There are many tests, vaccines and procedures that doctors, employers, government agencies or insurance companies want people to have that people would be hesitant to pay for out of cash.
For example, an employer, desiring a healthy work force, may want employees to get regular check ups. The employee might prefer letting this money build up in their savings account. The government might want everyone to get a vaccine to eradicate a disease. Doctors might want patients to take tests that provide information for the doctor's private research. Insurance agencies might want people to take additional tests because the extra tests reduce liability costs.
One can very easily accommodate these desires by subsidizing the procedures.
For that matter, if you pay attention, you will notice that a great deal of activity like this already takes place.
The medical savings and loan could become a conduit for formalizing such subsidies. For example, an employer could have payments to the employee's account set up so that it funds a yearly check up. The government already gives free vaccines in cases where they are trying to stop an epidemic. Pharmaceutical companies pay people to be test subjects, and foundations can subsidize procedures related to their given cause.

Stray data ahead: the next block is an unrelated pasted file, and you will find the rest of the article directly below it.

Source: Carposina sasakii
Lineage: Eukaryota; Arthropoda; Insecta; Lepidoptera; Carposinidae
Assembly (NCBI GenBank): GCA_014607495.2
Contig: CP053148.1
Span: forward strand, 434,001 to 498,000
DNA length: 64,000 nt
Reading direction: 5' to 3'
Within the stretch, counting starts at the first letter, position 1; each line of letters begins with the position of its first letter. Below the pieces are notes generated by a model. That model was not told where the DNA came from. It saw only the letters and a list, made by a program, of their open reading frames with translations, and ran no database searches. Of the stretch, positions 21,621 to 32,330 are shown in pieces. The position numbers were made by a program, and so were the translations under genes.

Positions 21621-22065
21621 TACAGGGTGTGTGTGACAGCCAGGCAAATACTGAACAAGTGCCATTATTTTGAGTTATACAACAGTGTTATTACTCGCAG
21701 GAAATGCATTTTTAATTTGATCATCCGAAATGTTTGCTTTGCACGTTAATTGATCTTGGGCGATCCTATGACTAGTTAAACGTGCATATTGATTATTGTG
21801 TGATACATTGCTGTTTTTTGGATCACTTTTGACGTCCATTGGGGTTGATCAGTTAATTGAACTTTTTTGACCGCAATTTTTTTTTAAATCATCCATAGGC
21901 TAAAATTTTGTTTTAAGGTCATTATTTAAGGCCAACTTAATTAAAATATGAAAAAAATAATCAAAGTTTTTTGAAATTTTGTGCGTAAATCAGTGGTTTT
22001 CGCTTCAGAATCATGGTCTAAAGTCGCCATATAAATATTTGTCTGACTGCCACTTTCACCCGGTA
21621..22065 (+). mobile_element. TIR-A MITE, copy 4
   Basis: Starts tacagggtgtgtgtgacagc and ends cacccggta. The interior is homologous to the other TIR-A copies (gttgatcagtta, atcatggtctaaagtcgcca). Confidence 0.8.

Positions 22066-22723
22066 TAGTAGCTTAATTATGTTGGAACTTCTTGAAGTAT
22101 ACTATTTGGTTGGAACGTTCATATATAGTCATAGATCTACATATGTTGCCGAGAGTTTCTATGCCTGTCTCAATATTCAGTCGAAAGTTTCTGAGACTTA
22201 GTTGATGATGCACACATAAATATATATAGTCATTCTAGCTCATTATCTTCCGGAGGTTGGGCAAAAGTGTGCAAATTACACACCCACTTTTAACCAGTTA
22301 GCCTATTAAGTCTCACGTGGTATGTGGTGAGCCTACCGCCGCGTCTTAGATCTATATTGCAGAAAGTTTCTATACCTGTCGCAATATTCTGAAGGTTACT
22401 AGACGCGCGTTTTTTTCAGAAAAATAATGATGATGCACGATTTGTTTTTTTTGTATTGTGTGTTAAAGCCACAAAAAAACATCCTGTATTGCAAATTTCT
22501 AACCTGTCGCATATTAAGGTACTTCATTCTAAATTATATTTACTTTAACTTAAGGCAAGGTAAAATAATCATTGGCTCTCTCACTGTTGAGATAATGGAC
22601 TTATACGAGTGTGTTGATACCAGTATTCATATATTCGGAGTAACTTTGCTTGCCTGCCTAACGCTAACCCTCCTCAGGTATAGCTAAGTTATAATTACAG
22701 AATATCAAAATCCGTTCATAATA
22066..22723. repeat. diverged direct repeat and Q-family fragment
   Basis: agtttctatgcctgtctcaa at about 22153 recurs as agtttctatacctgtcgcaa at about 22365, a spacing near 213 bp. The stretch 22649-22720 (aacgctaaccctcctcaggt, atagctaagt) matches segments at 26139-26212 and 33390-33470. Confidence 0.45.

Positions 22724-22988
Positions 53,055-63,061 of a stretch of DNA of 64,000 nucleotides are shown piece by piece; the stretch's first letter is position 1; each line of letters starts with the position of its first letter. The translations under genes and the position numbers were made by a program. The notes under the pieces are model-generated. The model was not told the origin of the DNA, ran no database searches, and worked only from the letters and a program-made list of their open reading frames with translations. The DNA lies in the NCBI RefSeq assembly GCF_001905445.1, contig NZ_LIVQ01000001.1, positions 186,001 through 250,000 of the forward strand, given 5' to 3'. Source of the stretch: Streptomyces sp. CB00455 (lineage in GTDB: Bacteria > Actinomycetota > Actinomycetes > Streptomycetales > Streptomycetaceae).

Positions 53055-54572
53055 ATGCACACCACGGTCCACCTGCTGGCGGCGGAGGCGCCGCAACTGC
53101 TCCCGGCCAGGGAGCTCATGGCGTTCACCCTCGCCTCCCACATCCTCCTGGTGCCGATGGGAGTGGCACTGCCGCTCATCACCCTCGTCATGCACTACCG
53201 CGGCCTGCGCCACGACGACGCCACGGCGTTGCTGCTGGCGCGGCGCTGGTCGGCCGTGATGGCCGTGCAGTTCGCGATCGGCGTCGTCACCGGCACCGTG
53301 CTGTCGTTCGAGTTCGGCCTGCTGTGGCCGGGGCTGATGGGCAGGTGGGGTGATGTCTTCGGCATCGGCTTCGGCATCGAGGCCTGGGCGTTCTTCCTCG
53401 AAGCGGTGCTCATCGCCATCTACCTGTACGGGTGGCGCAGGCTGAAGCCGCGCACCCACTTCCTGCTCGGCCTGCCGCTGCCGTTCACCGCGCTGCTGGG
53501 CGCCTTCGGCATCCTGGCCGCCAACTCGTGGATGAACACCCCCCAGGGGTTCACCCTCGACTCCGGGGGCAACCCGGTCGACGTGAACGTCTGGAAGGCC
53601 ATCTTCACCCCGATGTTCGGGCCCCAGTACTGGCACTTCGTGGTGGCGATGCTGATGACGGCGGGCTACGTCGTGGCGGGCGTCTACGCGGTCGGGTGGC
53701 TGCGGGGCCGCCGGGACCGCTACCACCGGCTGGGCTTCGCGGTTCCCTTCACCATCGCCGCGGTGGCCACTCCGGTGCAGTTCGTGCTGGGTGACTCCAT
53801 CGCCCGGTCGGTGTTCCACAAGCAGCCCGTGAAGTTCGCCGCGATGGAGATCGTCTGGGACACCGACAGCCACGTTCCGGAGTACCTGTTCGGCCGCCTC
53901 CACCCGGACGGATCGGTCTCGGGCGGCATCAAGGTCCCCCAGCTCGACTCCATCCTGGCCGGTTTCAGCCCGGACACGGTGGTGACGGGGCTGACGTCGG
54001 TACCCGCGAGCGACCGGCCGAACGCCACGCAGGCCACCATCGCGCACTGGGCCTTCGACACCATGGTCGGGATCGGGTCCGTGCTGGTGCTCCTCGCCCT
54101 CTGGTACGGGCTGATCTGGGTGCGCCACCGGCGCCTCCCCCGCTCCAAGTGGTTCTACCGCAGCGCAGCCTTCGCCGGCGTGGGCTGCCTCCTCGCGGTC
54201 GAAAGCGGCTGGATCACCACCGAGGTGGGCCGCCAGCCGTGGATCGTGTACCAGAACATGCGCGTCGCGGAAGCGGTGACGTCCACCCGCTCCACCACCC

The heart of the free market is freedom. The free market enables individuals and groups to do what they want to do with their resources.
This observation on freedom leads into an observation about medical savings account.
When speaking of a medical savings account one imagines a system where a person suddenly needing care would draw down their savings for medical expenses first. If that is not enough, they take out a loan. Finally, if medical expenses veer too far off the norm, the funding for the care comes from insurance.
A truly robust medical savings and loan program would seek funding from multiple sources from the offset. A robust system would seek to prevent situations where a single medical problem exhausted the savings account. For example there might be a low deductible for certain accidents, or one might have a graduated deductible, for example a patient would pay 90% of the first $1000 in expenses, 80% of the second grand, 70% of the third grand, and so on.
The repayment of the loan would use a graduated approach as well. Our knee jerk reaction is that one should pay off loans first, then establish savings second; However, the MSL might be rigged so that half of future payments go to pay down the loan, and half goes into savings. This is just an accounting trick. But it has the positive effect of assuring the owner of an MSL account that they continue to have resources available for medical expenses even when they are in the red.
Once the basic structure of the MSLs is in place, I am sure that people will find all sorts of ways to make the system meet both the objectives of the individual and of the different players involved in health care.
The MSL structure does not deny the multidimensional nature of our world. What it does is give individuals direct equity in their health care.